In February 2018, the allegations against Mr. Asher erupted into a public controversy, after an article on Medium about sexual harassment in the children’s book world set off a cascade of online accusations against prominent illustrators and authors, including Mr. Asher and the illustrator David Diaz.
That month, Ms. Oliver said in a statement to The Associated Press that the organization had broken with both Mr. Asher and Mr. Diaz. “Claims against them were investigated and, as a result, they are no longer members and neither will be appearing at any SCBWI events in the future,” she said.
Mr. Asher disputed Ms. Oliver’s characterization. “In April 2017, Mr. Asher voluntarily agreed that he would no longer attend SCBWI conferences,” Mr. Asher’s spokeswoman, Tamara Taylor, said in a statement. “This was in response to many years of harassment from a group of authors with whom he had consensual relationships that ended with some hurt feelings when they learned about each other.”
Mr. Asher’s complaint states that he has suffered psychologically and economically from “dramatically decreased book sales, and exclusion from involvement in a Netflix series based upon ‘Thirteen Reasons Why’.”
Mr. Asher is seeking a jury trial and unspecified financial damages.B:
六合奖结果【说】【起】【来】，【圣】【血】【灵】【诀】【六】【重】【境】【界】【的】【名】【字】，【除】【了】【第】【一】【重】【的】【幻】【铠】【外】，【其】【他】【的】【境】【界】【名】【字】，【都】【有】【一】【副】【只】【可】【意】【会】【不】【可】【言】【传】【的】【味】【道】，【让】【他】【怎】【么】【看】，【怎】【么】【想】，【都】【看】【不】【懂】【的】【那】【种】！ 【六】【重】【境】【界】【分】【为】，【幻】【铠】，【极】【昼】，【天】【际】【线】，【恶】【魔】【花】，【不】【死】【鸟】，【灵】【魂】【暴】【走】。 【嗯】…… 【果】【然】【是】【让】【人】【不】【明】【觉】【厉】【的】【名】【字】【啊】。 【第】【一】【重】【境】【界】【幻】【铠】，【还】【能】【够】【猜】【测】【的】
“【别】【啊】，【你】【想】【要】【把】【我】【一】【个】【弱】【女】【子】【扔】【在】【哪】【里】？” “【既】【然】【你】【要】【回】【滨】【海】，【那】【我】【也】【要】【回】【去】！！” 【说】【着】，【孙】【佳】【佳】【一】【脸】【的】【坚】【毅】，【没】【有】【任】【何】【可】【以】【商】【量】【的】【余】【地】。 “【好】【吧】，【那】【随】【你】。” 【叶】【尘】【不】【再】【多】【说】【什】【么】，【随】【即】【便】【是】【涌】【动】【了】【力】【量】，【因】【为】【如】【今】【叶】【尘】【的】【实】【力】【已】【经】【回】【复】【了】【过】【来】，【所】【以】【此】【刻】【三】【人】【回】【滨】【海】【市】，【已】【经】【不】【需】【要】【坐】【车】【了】。
“【辛】【习】？【这】【又】【是】【哪】【位】？” 【骤】【然】【听】【到】【一】【个】【陌】【生】【的】【名】【字】，【白】【仁】【不】【由】【疑】【问】【出】【声】。 “【你】【不】【知】【道】？” 【秋】【雨】【神】【色】【诧】【异】，【细】【细】【回】【想】【了】【一】【下】，【才】【猛】【然】【发】【现】，【他】【好】【像】【从】【来】【没】【有】【和】【白】【仁】【说】【起】【过】【辛】**【事】【情】。 “【辛】【习】【是】【原】【著】【剧】【情】**【现】【过】【的】【人】【物】【吗】？【我】【怎】【么】【没】【有】【印】【象】！”【白】【仁】【疑】【惑】【道】。 “【不】【是】【原】【著】【出】【场】【人】【物】……” 【随】【即】
【见】【着】【二】【人】【慌】【忙】【向】【外】【走】，【洛】【暝】【晗】【心】【里】【也】【终】【于】【有】【了】【些】【许】【宽】【慰】，【而】【正】【在】【这】【时】，【洛】【神】【宫】【的】【外】【面】【突】【然】【传】【来】【徐】【公】【公】【嘹】【亮】【的】【通】【传】【声】：“【皇】【上】【驾】【到】——” 【这】【一】【声】【通】【传】，【确】【实】【让】【屋】【内】【的】【四】【个】【人】【都】【止】【住】【了】【动】【作】，【龙】【贵】【妃】【瞟】【了】【一】【眼】【洛】【暝】【晗】，【挑】【了】【挑】【眉】，【眼】【神】【便】【收】【回】【来】，【看】【向】【门】【外】【的】【方】【向】，【故】【作】【柔】【弱】【的】【依】【靠】【在】【沁】【霖】【身】【上】。 【安】【闵】【冬】【款】【步】【走】【进】【屋】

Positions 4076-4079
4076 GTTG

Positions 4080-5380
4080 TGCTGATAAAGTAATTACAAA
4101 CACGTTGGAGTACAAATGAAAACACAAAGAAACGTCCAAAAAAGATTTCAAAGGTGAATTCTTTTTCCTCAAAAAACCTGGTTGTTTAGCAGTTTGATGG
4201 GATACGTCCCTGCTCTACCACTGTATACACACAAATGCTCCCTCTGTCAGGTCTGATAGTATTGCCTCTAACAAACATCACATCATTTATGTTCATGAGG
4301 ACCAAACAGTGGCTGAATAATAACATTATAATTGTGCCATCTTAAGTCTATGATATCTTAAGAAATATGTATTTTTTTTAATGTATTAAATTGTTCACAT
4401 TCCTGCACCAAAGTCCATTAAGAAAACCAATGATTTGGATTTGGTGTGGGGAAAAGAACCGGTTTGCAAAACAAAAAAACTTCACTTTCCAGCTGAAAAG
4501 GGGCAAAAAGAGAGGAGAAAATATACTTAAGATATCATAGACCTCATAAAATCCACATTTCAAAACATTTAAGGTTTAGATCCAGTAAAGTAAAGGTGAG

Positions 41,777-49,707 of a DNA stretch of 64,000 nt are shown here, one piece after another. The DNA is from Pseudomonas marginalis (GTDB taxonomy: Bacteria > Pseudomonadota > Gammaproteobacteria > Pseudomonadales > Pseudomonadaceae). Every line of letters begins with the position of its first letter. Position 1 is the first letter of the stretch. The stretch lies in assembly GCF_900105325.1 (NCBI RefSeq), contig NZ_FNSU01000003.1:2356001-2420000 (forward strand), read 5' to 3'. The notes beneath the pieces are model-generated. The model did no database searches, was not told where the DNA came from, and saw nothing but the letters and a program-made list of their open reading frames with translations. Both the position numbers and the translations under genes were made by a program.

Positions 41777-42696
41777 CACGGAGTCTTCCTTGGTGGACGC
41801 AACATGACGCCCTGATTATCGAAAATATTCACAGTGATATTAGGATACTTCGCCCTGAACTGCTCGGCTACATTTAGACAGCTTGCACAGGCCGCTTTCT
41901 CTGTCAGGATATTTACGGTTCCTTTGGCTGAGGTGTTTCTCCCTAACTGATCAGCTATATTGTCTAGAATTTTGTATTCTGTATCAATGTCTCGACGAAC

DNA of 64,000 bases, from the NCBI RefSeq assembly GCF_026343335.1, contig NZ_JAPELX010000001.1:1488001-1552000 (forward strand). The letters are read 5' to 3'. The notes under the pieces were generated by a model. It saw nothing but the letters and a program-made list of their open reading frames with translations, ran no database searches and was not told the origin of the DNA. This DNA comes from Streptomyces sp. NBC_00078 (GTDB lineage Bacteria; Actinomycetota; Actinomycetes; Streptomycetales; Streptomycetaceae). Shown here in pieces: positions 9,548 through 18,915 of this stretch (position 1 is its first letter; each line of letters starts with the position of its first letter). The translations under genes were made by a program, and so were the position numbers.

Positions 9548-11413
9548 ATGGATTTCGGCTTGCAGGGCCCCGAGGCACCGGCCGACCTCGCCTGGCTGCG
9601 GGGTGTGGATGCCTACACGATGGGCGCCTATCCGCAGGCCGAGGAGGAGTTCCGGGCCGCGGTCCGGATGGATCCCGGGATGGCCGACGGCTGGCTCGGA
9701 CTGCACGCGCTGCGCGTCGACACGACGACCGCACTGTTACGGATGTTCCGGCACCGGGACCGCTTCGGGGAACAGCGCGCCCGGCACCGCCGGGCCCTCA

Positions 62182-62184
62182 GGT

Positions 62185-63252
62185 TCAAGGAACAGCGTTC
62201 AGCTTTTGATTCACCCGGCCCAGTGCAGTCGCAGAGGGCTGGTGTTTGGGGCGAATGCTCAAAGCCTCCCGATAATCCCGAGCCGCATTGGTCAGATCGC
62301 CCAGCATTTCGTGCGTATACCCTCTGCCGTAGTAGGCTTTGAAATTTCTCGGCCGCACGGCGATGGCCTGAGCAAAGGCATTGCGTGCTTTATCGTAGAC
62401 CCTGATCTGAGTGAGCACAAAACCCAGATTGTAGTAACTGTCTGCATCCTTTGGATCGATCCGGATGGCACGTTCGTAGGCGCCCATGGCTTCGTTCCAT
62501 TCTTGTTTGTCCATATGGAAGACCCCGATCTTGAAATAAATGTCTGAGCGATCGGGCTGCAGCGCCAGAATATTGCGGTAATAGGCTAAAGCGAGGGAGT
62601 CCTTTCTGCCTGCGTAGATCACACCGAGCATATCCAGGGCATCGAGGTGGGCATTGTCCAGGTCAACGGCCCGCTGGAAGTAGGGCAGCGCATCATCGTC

【京】【师】，【聚】【水】【阁】【总】【部】。 【白】【淼】【淼】【慵】【懒】【地】【躺】【在】【床】【上】，【她】【的】【两】【个】【侍】【女】【侍】【立】【一】【旁】，【白】【淼】【淼】【的】【手】【中】【捏】【着】【几】【个】【精】【美】【的】【瓷】【瓶】。 “【敏】【儿】，【你】【说】【我】【今】【天】【是】【喷】【这】【款】【清】【晨】【密】【林】【呢】？【还】【是】【霓】【裳】【羽】【衣】？【要】【不】【再】【喷】【昨】【天】【的】【深】【宫】【侍】【女】【如】【何】？” 【敏】【儿】【一】【边】【轻】【轻】【摇】【着】【团】【扇】，【一】【边】【捂】【嘴】【笑】【道】：“【阁】【主】【乃】【是】【人】【间】【绝】【色】，【又】【何】【须】【这】【凝】【香】【露】【的】【点】【缀】？【依】【我】【看】【呐】六合奖结果【文】【东】【这】【边】【刚】【刚】【放】【好】【钓】【箱】【坐】【下】，【旁】【边】【的】【哥】【们】【就】【开】【口】【了】。 “【嘿】，【你】【就】【是】【文】【东】【大】【师】【吧】？【你】【好】【你】【好】，【我】【叫】【潘】【志】【成】！【你】【喊】【我】【小】【潘】【就】【行】！” 【对】【方】【打】【招】【呼】，【不】【回】【应】【也】【不】【礼】【貌】，【文】【东】【就】【点】【点】【头】【笑】【笑】，【算】【是】【打】【过】【招】【呼】【了】。 “【你】【们】【逐】【梦】【战】【队】【好】【强】【啊】，【有】【没】【有】【什】【么】【拿】【鱼】【的】【绝】【招】【分】【享】【下】，【待】【会】【比】【赛】【手】【下】【留】【情】【啊】！【输】【是】【基】【本】【肯】【定】【的】【了】，【但】
【那】【袖】【中】【一】【抹】【流】【光】【直】【接】【砸】【在】【正】【准】【备】【对】【主】【仆】【三】【人】【动】【手】【的】【八】【支】【祈】【后】【脑】，【让】【他】【一】【头】【栽】【倒】。 【小】【龙】【女】【眨】【巴】【眨】【巴】【着】【大】【眼】【睛】，【她】【看】【得】【分】【明】，【一】【个】【天】【外】【飞】【镯】【砸】【到】【了】【大】【猴】【子】。 【修】【为】【低】【下】【的】【老】【龟】【和】【贝】【女】【却】【立】【即】【变】【得】【紧】【张】【兮】【兮】，【吃】【惊】【地】【看】【着】【栽】【倒】【的】【八】【支】【祈】。 【随】【后】，【一】【股】【可】【怕】【的】【凶】【煞】【之】【气】【在】【水】【底】【龙】【宫】【苏】【醒】，【宛】【若】【绝】【世】【巨】【凶】【睁】【开】【了】【双】【眼】。
【毕】【竟】【是】【嘴】【上】【说】【的】【两】【个】【人】，【但】【是】【规】【定】【上】【不】【能】【破】， 【接】【任】【务】【的】【时】【候】【需】【要】【两】【个】【人】【同】【时】【确】【认】，【才】【能】【拿】【到】【两】【份】【任】【务】【确】【认】【单】。 【吴】【正】【清】【听】【到】【凤】【倾】【城】【的】【话】，【赶】【忙】【跑】【了】【出】【来】【道】， “【倾】【城】，【那】【个】【是】【什】【么】？” “【没】【事】【儿】，【我】【知】【道】【真】【正】【的】【药】【方】，【我】【们】【一】【起】【接】，【你】【说】【你】【也】【知】【道】【就】【行】，【以】【免】【其】【他】【学】【员】【怀】【疑】。” 【凤】【倾】【城】【叮】【嘱】【吴】【正】【清】【道】，
【小】【太】【监】【见】【墨】【玉】【的】【神】【情】【都】【变】【了】，【连】【忙】【寻】【出】【纸】【笔】【来】，【放】【到】【墨】【玉】【的】【手】【边】。 【这】【里】【没】【有】【可】【以】【供】【写】【字】【的】【桌】【案】，【墨】【玉】【便】【将】【就】【着】【趴】【在】【茶】【几】【上】【快】【速】【的】【沾】【了】【墨】【开】【始】【写】【了】【起】【来】。 “【陛】【下】【明】【鉴】……” 【冬】【日】【贸】【贸】【然】【攻】【打】【邻】【国】，【劳】【财】【劳】【民】，【擅】【自】【发】【动】【战】【争】，【于】【民】【心】【不】【安】。【平】【江】【城】【一】【战】，【我】【军】【伤】【亡】【颇】【重】，【金】【兵】【逐】【水】【草】【而】【居】，【却】【伤】【不】【到】【根】【骨】，【反】